From Inspiration to Knitting: The Design Process

I am often inspired by something that makes me think of a knitted garment. I see an animal and see a sweater with an element that reflects the line of part of it’s body, or a colorway, or a texture. These are all abstract interpretations and are examples of how a fairly classic type of garment can also be abstract art. This is a little more concrete than what I am going to talk about today.

In the articles that I wrote for the UK mag, Knitting, I talked about color. One article in particular talked about the evocative qualities of color. Color can establish mood, can give a sense of place, and can even key in a time of day. Color is but one tool (an element of design) that we use.

Another tool is line. In knitting, our lines are established by two things. The lines of the garment, and the stitch patterns that we use. I have talked about line before. How diagonal lines create feelings of movement, how very strong vertical lines give feelings of stability, grandeur, and so on (think of the big old cathedrals with their long vertical lines). There is a lot of information out there regarding line alone in art books (books that are instructional).

We have also talked about texture, which is another element of design that we use as knitters. The texture of the yarn we use in turn creates the texture of the fabric we are making, and also lends part of the story to the viewer.

When I say we, I am not referring to a group of designers but rather the individual knitter. I have talked before about making knitting your own. Some knitters have trouble with changing the color of an item that they see in a pattern, others are more brave or just like to give it their own stamp.

There will be things that inspire you. When inspiration strikes for me I am at my happiest. My mind and body feel alive and in tune with the universe, and it can be a very spiritual experience for me. I am not saying you have to go through this yourself to be creative, as everyone is different. What I am saying is pay attention to what makes you feel good.

Where do you like to go on vacation? What is it about your favorite restaurant that you love? What do you like to do to relax? What is exciting to you? All these things will have certain things in common. There is a certain mood that these places and things have that appeal to you. They define who you are in your mind. It will be a combination of color, lighting, texture, and decorative elements that help establish mood. With food, only a part of it involves taste. Much of a good meal also involves presentation, and it is that presentation that is concerned with color, texture, and the visual appeal that establish mood.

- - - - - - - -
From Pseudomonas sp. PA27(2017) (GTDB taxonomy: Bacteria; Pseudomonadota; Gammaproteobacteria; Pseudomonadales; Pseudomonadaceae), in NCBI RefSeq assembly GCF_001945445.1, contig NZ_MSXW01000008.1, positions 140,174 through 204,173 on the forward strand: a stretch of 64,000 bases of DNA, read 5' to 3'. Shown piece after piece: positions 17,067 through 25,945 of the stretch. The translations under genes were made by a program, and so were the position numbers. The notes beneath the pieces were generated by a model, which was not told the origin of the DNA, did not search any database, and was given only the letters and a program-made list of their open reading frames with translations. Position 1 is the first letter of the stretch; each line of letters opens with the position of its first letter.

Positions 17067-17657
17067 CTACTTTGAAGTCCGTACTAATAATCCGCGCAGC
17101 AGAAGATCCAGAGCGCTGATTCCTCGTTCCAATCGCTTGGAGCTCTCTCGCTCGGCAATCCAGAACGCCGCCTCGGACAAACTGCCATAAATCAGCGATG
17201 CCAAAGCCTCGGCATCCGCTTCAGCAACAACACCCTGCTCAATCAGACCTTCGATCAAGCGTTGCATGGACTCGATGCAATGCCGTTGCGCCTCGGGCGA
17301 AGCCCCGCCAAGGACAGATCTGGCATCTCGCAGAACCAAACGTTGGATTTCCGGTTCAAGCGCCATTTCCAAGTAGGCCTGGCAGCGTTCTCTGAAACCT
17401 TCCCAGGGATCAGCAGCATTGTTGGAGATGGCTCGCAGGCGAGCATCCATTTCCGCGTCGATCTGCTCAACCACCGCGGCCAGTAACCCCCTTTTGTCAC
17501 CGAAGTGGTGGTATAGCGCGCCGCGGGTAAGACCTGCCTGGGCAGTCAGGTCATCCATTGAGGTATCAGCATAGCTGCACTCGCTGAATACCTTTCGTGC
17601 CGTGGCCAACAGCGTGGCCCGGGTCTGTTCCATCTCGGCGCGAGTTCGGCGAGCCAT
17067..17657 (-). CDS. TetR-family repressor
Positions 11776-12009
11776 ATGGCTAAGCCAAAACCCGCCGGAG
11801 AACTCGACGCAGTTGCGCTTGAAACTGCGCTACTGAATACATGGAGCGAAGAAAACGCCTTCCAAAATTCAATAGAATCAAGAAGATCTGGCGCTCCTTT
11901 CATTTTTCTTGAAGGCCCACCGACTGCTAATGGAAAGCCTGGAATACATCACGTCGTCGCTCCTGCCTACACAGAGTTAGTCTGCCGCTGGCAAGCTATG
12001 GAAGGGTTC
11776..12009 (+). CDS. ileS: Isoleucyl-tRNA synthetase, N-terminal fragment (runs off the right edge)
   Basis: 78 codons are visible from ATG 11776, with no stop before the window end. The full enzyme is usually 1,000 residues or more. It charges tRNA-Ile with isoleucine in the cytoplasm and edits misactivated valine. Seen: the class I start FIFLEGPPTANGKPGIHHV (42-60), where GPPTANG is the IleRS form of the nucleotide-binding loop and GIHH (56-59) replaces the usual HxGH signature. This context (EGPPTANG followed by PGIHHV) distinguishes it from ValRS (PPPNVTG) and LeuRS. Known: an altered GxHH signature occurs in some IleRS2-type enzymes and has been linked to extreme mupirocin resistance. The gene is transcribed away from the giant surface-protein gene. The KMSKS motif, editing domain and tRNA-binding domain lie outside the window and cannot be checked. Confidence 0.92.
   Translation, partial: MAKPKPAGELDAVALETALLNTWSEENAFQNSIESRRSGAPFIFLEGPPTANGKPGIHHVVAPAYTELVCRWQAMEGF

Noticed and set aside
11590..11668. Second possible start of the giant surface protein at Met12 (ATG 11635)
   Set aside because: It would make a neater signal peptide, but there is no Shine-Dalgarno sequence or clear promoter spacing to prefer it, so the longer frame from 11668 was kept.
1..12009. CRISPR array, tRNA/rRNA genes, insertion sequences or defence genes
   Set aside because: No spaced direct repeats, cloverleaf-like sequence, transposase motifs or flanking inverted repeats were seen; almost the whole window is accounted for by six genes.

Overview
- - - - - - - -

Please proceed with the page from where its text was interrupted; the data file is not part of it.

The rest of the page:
These are things that are present in our knitting, too, but just is not discussed much. At least not on a level of awareness. We do it all the time, we just don’t think about it. You might say things like black is depressing, blue feels cold, things that are Victorian are too stuffy, things that are modern are too stark, and so on.

When I am working on a design,I am thinking about the elements I have available to me (yarn, color, line). I think about what feeling or mood I want to establish with what I am creating. This often involves asking myself questions like where will this be worn, what type of garment should it be to be comfortable, what do I need to do for edge treatments so it feels like I want it to feel?

Memories and imagination are powerful creative elements. When I think of my family (parents, sister, and extended with cousins and grandparents), I think of two types of places: lakes and farmland. My Mother’s parents had a log cabin on Palestine Lake in Indiana, and my Father’s parents had a farm in Etna Green in Indiana. My parents live near Lake Wawasee in Indiana.

These are fairly simple types of areas, with the exception of Lake Wawasee which can have some very expensive homes. The feeling or mood is simple. The memories are of love, comfort, warmth, acceptance. Garments I design when inspired by memories of these places tend to be ones that are comfortable, that can be everyday favorites. Simple, yes, but with their own casual elegance. Simple does not mean lacking in detail. And for me, it does not mean I can knit it in one day or one weekend.

When bringing things like memories, feelings, or imagination into what you knit, think about what you would wear to these places. Think about what color makes it feel like it belongs there. Think about what types of garments give you the same feeling or mood. For me, a little black dress and diamonds would be an obvious example of things that don’t go with an old and simple log cabin with a dirt road and an old row boat. A cardigan or pullover, yes. A simple lace shawl, yes. See? It really is not that hard, it just needs to be put into perspective. Into terms we are used to dealing with. 

Say you want to do something for a special occasion. What defines that special occasion for you? What do you have to create the feel of that in your knitted project? You have color, yarn, and line again.

Colors that are sophisticated tend to be more complex in nature rather than your primary colors. You will also see colors that are subdued in intensity and are more grayed. The palette of Rowan is a good example of what I am talking about, but again what is important is what feels  right for the garment you are doing.

Peace and Knitting, JoLene


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